Hundreds of people have rallied in Mandurah against a federal government regulatory body they claim has been "criminally negligent", with tens of millions of dollars of their money on the line.
Victims of the failed property management group Sterling First congregated at David Grays Arena on Friday to speak out against the Australian Securities and Investments Commission (ASIC) and demand their money returned.
Prior to its collapse last month, Sterling First marketed lifetime lease packages for pensioners and people approaching retirement.
The packages allowed customers to rent residential properties for a certain amount of time, as an alternative to buying a home.
The residents, predominantly seniors, are seemingly set lose up to $300,000 each, with an estimated $36 million in total on the line.
Many of the victims are from Mandurah and the Peel region, with the Mandurah Mail reporting last month local residents had more than $10 million of combined investment under threat.
The affected parties said they were seeking answers from ASIC as to why they were not notified about the inquiries into the company before its collapse.
Banking & Finance Consumer Support president Denise Brailey, who is representing the victims, said ASIC was at fault for the loss of the residents' money.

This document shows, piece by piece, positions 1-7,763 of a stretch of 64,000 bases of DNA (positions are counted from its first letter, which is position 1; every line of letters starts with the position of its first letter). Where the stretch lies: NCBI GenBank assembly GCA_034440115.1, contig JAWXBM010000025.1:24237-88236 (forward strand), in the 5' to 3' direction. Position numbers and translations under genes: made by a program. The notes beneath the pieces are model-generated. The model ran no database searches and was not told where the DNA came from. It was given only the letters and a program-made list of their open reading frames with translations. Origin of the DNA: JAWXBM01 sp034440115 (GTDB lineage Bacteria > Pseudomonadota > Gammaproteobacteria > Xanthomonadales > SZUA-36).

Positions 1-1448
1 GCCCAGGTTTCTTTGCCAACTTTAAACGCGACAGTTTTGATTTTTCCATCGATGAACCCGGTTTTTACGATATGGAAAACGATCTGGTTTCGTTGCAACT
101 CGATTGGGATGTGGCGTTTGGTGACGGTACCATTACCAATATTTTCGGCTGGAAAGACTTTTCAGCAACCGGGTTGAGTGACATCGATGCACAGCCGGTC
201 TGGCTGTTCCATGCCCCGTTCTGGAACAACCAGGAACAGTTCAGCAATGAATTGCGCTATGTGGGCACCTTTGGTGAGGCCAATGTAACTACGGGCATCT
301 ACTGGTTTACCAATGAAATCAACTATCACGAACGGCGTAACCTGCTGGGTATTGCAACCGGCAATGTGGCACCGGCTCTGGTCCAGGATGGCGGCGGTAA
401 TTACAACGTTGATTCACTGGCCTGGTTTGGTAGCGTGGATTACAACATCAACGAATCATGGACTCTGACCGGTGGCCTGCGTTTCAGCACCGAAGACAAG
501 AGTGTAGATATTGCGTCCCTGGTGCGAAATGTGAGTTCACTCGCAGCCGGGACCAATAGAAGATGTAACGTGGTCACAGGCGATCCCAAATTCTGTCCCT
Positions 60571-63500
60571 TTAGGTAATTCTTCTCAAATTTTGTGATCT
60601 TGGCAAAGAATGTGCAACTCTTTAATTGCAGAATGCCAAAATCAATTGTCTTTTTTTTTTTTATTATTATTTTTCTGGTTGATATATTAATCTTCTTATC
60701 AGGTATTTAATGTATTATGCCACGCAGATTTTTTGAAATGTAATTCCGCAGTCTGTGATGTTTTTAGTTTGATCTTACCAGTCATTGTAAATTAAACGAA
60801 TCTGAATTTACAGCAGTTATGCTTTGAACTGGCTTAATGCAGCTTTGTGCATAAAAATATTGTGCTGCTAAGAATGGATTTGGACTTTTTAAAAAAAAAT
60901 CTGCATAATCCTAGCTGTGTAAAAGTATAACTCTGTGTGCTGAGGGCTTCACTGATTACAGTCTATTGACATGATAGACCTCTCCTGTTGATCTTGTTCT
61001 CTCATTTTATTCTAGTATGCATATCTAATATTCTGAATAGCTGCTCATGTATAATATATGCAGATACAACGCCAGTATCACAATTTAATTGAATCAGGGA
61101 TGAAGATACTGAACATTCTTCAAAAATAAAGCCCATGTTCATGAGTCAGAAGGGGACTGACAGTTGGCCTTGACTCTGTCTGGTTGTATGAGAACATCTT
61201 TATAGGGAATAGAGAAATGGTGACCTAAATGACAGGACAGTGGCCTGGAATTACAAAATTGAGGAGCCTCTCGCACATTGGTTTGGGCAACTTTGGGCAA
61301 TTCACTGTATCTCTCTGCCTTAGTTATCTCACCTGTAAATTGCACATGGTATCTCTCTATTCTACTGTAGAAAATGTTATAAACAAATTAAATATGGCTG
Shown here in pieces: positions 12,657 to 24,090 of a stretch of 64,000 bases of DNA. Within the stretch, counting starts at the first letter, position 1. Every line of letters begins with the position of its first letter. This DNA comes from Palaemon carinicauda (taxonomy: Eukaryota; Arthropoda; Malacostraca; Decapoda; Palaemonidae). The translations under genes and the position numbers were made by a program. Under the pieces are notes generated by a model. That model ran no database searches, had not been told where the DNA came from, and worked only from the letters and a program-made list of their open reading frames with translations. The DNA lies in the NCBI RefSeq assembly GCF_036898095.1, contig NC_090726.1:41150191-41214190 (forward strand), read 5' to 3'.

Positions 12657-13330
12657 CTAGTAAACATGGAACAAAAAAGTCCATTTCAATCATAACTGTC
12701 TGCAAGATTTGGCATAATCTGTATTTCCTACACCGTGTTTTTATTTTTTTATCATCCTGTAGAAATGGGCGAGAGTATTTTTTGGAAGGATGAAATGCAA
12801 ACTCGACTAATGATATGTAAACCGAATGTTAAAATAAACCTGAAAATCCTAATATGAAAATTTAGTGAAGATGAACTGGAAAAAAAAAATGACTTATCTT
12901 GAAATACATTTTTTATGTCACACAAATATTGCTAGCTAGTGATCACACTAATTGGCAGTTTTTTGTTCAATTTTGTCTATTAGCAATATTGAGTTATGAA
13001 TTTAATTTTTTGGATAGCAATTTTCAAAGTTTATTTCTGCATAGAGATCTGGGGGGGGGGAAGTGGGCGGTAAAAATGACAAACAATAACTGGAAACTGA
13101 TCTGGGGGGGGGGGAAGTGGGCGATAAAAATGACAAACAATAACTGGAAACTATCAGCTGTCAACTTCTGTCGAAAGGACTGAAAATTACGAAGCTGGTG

"The Australian Prudential Regulation Authority and ASIC have been disastrous twin peaks of regulation," she said.
"This ... is a disgraceful case of criminal negligence by the regulator.
"The evidence is against ASIC, it always was.
"The federal government has known about these ... structures since 2001.
"They have known about the chaos it causes."
Ms Brailey said she would fight to have the residents' money returned and wanted an outcome in the near future.
"I want the $36 million paid up because I'm not doing this for another 12 months," she said.
"There are at least four people here with terminal illnesses."
ASIC released a statement on Friday to reassure impacted residents the organisation had "prioritised this matter so that it can take appropriate court action against those responsible".
"ASIC will keep investors updated on any significant developments in relation to this work via the ASIC website," the statement reads.
"ASIC will also continue working with the liquidators of the Sterling group of companies and the Western Australian Department of Mines, Industry Regulation and Safety."
In terms of returning the lost money, the ASIC statement said the organisation was not able to assist - but impacted people could contact the Australian Financial Complaints Authority or Macquarie Bank.
"Unfortunately, ASIC is unable to assist in the manner requested," the statement reads.
"ASIC is not able to directly make funds available for the compensation of investors who have suffered loss."
To read the full ASIC statement, click here.
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